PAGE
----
I ran into a former colleague the other day, and he asked me an intriguing question: Where is U.S. agriculture headed. Flattered he would ask me, I was determined to not give him my true thoughts — I don't know. I said something like, “Some of it will likely go offshore and some will struggle to cope with high input costs.”

In reality, I don't have any evidence U.S. agriculture is moving to foreign countries. History leads us that way by looking at what happened to the steel industry and more recently the textile industry.

It seems every farmer I talk to these days is troubled by the huge amounts of money being handled, with little assurance these big dollars will ultimately mean any profit, much less big profit.

The one thing I can say with some assurance is that it costs a lot more money to farm these days — a lot more money. Handling more money generally equates with handling more risk. More risk is definitely something farmers don't need.

I am fairly sure the commodity marketing system that has helped farmers cope with risk over the past half century or so is in big trouble. The Chicago Mercantile Exchange, in fact, recently acknowledged their wheat futures contracts are broken.

Big money found agriculture at a time when it needed cash the most, but the price of such a huge cash infusion may turn out to be more than most farmers can afford. Large investment portfolios pumped billions of dollars into the U.S. commodity market and took millions in profit away, and are still doing it.

Sure the price of corn, soybeans, wheat, cotton and peanuts has risen as a result of competition for acreage. Unfortunately, input prices are tied to these artificially high prices and companies that sell everything from potash to genetically altered seed are not likely to want to reduce their record profits.

Let's hope a farmer getting $9 per bushel for wheat is not like your favorite football team which scores five touchdowns and loses the game 38-35. Right now, there is little defense for rising input costs. If the offense (prices) goes south, farmers are in big trouble.

Many wheat farmers got a bad taste of what may be coming when they paid the high input costs to grow this year's crop, expecting to sell their crop for a high price. In many cases the price was good, but no one was buying. If there is no buyer, there is no value and many wheat growers found out that wheat for livestock feed will not trade at $10-$12 per bushel.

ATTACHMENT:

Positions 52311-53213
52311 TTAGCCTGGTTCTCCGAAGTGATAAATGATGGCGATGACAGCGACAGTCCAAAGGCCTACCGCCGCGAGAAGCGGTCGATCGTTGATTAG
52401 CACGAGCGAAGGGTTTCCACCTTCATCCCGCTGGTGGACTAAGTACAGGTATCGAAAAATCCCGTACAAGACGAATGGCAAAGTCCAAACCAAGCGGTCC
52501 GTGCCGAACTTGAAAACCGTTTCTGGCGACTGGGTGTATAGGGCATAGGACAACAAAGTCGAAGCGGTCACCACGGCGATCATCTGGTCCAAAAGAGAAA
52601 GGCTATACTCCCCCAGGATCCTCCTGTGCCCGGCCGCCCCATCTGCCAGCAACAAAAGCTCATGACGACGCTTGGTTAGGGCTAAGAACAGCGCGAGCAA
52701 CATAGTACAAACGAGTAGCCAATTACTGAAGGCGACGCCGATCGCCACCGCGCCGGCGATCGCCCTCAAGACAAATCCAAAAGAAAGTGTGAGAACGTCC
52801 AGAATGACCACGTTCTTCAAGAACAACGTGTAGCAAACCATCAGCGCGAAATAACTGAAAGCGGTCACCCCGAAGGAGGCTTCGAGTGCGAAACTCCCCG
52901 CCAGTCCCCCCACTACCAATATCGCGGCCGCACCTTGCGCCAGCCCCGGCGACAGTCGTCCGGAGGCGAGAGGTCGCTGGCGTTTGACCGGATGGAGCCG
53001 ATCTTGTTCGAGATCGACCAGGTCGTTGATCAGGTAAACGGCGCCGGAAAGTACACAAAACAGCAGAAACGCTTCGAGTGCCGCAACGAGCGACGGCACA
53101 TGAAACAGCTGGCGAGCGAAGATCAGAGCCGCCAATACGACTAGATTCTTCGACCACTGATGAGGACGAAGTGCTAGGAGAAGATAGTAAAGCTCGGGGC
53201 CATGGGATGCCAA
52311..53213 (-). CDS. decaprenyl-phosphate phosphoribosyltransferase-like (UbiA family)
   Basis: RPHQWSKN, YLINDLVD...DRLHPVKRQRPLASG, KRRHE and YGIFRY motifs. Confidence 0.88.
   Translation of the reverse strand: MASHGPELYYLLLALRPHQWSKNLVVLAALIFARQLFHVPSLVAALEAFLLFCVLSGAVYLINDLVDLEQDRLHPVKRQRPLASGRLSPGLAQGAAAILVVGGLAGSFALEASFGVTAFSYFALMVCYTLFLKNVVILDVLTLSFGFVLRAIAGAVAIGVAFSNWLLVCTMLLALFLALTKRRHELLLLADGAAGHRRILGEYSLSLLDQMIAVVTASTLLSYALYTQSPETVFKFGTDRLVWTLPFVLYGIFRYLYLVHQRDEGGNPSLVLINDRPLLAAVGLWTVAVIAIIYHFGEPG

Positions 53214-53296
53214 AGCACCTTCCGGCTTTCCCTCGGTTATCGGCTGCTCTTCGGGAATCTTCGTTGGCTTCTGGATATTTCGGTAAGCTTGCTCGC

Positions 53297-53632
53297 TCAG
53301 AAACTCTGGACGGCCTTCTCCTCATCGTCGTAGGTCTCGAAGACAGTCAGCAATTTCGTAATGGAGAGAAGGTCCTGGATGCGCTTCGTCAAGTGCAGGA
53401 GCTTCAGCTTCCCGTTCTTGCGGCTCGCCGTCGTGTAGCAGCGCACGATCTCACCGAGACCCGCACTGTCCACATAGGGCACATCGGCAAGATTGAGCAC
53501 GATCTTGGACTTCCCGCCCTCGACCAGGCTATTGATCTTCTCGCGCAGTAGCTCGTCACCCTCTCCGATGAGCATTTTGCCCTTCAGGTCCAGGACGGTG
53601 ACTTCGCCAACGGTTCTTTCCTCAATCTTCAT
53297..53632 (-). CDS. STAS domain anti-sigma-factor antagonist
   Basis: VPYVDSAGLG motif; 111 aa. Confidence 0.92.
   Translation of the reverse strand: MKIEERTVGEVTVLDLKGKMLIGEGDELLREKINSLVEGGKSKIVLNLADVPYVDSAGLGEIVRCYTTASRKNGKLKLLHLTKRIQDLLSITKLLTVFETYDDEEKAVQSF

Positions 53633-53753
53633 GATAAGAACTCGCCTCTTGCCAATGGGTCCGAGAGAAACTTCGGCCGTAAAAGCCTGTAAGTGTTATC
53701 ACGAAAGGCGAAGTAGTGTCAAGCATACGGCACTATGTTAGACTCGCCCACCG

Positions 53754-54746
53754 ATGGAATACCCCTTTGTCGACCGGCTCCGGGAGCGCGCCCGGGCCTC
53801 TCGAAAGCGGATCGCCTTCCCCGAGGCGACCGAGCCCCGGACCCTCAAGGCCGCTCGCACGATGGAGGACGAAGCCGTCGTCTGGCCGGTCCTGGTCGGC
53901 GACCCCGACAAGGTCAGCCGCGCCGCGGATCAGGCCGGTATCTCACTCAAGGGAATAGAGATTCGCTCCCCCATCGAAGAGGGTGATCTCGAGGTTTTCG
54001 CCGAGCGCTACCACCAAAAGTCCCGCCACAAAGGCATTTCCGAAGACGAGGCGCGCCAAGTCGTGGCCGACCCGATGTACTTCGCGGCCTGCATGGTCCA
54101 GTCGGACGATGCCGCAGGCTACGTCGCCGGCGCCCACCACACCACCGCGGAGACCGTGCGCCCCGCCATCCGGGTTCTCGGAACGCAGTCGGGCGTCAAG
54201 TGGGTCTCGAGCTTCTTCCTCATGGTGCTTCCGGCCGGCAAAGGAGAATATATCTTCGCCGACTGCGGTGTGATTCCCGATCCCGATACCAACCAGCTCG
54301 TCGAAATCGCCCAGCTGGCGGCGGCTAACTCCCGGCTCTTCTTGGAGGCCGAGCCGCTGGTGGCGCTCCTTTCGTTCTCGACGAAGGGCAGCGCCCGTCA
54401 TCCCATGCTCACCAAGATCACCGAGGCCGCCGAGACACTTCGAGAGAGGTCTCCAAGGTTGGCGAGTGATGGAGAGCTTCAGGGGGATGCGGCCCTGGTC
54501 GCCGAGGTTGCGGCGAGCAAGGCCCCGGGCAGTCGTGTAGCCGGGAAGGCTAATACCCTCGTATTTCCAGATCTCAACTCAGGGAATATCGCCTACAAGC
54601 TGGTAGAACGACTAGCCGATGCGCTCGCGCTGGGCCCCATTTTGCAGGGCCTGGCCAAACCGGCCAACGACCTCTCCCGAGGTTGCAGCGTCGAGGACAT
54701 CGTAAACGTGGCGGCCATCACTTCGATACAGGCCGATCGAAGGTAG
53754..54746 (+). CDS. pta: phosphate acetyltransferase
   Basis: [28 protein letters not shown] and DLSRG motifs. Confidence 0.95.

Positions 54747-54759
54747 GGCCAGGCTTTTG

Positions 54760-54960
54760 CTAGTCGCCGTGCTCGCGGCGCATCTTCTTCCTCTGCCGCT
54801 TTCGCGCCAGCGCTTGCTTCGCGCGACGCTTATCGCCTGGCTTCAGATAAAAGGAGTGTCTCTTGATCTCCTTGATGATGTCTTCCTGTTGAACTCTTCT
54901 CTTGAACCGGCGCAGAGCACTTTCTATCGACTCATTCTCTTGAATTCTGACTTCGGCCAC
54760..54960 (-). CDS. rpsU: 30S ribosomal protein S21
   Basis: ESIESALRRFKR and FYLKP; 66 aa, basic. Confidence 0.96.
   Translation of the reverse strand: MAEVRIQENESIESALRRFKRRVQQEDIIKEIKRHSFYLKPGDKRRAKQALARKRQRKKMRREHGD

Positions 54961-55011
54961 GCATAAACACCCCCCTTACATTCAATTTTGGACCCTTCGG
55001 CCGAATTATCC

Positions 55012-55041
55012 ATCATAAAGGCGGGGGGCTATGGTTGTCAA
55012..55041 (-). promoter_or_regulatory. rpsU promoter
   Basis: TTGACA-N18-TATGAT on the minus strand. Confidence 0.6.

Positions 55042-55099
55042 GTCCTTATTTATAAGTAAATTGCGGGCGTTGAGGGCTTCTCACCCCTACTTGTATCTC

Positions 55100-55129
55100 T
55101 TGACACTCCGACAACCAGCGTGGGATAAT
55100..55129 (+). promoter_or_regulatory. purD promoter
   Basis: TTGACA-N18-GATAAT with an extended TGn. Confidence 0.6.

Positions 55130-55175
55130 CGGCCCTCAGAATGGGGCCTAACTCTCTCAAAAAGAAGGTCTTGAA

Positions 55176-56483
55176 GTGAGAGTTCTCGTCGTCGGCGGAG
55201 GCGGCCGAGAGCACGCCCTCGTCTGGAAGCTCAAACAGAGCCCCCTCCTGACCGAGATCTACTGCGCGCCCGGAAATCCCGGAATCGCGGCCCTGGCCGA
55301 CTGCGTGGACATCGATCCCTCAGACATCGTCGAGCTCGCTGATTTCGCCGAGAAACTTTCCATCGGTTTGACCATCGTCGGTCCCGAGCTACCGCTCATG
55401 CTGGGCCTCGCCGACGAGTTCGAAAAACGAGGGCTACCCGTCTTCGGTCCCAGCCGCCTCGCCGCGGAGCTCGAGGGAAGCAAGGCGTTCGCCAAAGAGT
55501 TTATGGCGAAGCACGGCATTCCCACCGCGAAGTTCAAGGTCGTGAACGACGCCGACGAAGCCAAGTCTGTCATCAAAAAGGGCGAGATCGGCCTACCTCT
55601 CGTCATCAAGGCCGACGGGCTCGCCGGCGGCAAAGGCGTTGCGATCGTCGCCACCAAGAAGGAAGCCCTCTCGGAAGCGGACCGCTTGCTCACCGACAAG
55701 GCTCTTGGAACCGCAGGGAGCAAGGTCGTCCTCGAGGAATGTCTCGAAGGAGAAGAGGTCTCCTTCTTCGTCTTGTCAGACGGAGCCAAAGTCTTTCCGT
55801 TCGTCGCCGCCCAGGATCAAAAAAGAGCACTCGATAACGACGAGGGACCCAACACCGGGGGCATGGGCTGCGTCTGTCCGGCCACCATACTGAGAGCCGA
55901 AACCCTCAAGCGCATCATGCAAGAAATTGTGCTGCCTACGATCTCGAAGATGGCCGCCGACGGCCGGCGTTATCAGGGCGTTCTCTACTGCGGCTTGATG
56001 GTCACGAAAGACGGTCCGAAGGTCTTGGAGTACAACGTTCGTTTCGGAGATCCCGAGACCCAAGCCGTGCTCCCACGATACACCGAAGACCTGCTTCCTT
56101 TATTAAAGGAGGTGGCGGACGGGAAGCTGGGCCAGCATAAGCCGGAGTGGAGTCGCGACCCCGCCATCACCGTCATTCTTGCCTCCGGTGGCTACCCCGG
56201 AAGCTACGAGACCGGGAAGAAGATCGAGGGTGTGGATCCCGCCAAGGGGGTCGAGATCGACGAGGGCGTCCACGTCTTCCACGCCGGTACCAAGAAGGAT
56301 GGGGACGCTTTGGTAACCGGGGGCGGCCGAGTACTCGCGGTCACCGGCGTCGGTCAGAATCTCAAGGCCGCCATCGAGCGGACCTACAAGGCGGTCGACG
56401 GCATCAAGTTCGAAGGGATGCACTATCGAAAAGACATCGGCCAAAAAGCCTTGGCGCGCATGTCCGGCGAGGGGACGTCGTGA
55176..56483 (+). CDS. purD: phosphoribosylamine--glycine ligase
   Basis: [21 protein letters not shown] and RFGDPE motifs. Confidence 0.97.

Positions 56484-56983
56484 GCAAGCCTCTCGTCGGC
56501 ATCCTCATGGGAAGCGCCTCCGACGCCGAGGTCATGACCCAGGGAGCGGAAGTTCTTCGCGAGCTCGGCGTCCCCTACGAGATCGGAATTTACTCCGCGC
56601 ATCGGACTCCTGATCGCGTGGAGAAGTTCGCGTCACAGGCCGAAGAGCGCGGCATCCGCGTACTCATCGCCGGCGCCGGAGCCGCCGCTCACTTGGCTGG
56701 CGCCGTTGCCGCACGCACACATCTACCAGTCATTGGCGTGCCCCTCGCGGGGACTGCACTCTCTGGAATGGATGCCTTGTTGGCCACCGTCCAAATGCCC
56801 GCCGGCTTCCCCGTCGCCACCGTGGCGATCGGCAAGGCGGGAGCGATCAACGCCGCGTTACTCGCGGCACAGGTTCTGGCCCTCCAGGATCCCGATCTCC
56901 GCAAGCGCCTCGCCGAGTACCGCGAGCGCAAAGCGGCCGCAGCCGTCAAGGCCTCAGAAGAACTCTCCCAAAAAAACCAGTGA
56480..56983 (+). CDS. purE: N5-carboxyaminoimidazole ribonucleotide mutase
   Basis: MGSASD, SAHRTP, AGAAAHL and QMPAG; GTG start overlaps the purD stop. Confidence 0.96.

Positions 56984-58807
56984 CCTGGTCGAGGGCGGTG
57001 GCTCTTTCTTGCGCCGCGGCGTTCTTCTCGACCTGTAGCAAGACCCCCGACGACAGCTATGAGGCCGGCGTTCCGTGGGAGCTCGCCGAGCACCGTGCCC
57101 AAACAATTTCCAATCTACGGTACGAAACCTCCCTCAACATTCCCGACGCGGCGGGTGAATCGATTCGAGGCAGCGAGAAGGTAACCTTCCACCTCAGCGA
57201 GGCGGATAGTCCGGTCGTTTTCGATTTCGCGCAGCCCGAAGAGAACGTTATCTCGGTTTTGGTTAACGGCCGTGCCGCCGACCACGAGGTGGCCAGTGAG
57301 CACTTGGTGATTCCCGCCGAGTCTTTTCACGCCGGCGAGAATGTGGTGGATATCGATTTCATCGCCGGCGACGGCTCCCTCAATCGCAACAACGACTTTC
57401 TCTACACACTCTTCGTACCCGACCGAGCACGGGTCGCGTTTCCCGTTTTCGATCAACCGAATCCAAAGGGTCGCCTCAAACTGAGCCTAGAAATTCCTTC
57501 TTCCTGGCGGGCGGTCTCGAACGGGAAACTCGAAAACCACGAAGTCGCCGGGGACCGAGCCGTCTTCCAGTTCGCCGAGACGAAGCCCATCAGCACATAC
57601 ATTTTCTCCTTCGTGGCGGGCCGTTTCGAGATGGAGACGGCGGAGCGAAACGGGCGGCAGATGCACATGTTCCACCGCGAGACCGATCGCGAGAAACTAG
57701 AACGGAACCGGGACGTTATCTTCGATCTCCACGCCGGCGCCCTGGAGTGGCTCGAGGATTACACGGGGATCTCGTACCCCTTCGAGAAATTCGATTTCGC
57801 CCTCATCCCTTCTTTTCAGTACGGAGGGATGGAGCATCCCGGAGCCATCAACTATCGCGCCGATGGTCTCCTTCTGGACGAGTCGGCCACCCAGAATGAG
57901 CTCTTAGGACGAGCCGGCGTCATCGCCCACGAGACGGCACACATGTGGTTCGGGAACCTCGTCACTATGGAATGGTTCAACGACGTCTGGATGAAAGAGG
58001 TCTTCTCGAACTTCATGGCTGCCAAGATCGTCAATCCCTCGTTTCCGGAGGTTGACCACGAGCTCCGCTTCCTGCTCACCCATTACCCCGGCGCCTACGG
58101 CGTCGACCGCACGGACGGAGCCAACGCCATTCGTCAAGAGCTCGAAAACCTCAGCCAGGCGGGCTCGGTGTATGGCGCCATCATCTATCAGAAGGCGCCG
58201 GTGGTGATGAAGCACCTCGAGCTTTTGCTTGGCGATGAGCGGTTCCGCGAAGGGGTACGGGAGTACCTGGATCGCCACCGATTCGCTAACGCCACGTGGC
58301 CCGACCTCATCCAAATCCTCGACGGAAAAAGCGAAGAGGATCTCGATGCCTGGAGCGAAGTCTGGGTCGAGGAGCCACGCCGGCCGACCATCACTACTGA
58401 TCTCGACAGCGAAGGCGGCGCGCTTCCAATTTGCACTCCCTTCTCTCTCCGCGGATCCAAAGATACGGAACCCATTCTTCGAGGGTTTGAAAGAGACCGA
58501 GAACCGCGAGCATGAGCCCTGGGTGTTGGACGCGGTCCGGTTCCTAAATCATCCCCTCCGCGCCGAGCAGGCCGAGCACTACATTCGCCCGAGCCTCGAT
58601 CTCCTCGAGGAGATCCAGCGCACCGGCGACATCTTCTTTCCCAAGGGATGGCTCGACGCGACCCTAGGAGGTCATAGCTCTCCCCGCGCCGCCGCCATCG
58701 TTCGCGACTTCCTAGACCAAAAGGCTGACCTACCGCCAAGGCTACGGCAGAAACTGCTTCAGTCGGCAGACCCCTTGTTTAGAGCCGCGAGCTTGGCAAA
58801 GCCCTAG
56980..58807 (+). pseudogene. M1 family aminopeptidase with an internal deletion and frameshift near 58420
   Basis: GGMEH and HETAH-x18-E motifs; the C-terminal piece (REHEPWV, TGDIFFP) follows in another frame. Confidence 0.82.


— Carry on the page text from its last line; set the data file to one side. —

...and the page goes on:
If there is an economist out there who knows how long high grain prices will last, how far they will fall, and how closely will input costs follow reduced grain prices, please let us know. Farmers would pay big dollars for that kind of information.

I asked a large acreage, highly successful North Carolina grain farmer the same question my friend asked me — where is U.S. agriculture heading. His immediate response was, “turn that thing off”, referring to my tape recorder.

Anonymity assured, he said, “With today's price of grain and today's cost of growing a grain crop, a farmer has to be more efficient than at any time in history in managing land, labor, fuel, fertilizer, seed, pesticide and water costs. Under these conditions, in many cases one average, not bad, just average year will put a lot of farmers out of business.”

I don't know if that assessment is true — I hope not. I do believe there is a lot of reason to be optimistic about U.S. agriculture. I think it will take on some new dimensions, but I don't see large acreages going out of production. Some farm land will go out of production and some of those crops will likely be grown more extensively in foreign countries.

Technology is likely the key to how well American farmers adapt to higher risks. If corn breeders can genetically alter corn hybrids so these plants will produce over 100 bushels of corn per acre on parched African soil, using less than three inches of water per crop year — most anything seems possible to me.

After having some time to reflect on the original question — which way is U.S. agriculture headed, I'm inclined to change my answer. U.S. agriculture is headed in a new direction, with more land-use dimensions and marketing opportunities. Those who adapt will do well, those who don't won't do well.